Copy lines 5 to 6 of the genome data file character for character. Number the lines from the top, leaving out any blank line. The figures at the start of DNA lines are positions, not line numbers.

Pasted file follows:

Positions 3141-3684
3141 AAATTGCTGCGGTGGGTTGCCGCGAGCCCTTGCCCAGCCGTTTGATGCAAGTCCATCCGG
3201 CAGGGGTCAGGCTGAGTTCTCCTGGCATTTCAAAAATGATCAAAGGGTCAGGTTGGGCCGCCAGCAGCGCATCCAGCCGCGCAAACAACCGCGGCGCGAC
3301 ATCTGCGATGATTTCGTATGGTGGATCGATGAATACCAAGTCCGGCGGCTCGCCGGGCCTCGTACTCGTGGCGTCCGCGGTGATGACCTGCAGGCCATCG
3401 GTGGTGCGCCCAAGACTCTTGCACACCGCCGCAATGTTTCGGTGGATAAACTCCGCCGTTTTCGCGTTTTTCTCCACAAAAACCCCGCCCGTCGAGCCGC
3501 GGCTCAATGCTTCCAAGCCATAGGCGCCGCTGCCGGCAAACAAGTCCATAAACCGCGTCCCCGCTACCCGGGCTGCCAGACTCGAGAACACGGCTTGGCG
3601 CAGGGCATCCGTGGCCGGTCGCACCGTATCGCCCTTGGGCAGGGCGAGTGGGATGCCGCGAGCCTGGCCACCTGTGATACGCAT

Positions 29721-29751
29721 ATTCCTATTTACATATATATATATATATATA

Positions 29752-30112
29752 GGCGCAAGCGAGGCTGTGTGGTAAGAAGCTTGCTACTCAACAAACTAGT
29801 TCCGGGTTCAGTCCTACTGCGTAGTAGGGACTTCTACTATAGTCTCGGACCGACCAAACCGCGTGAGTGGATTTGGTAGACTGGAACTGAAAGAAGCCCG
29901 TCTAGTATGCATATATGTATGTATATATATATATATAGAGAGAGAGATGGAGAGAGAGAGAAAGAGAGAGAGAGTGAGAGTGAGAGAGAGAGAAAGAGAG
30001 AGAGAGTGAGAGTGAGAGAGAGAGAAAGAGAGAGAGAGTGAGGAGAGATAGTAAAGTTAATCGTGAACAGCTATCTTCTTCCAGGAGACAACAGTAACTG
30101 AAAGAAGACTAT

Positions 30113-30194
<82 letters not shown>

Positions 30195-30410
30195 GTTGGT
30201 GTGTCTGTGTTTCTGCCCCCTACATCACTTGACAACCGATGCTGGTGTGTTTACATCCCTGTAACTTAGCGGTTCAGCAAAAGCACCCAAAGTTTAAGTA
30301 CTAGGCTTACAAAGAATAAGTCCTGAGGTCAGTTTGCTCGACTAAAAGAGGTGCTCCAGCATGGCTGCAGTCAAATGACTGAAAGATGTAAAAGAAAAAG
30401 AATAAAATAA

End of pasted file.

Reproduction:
3401 GTGGTGCGCCCAAGACTCTTGCACACCGCCGCAATGTTTCGGTGGATAAACTCCGCCGTTTTCGCGTTTTTCTCCACAAAAACCCCGCCCGTCGAGCCGC
3501 GGCTCAATGCTTCCAAGCCATAGGCGCCGCTGCCGGCAAACAAGTCCATAAACCGCGTCCCCGCTACCCGGGCTGCCAGACTCGAGAACACGGCTTGGCG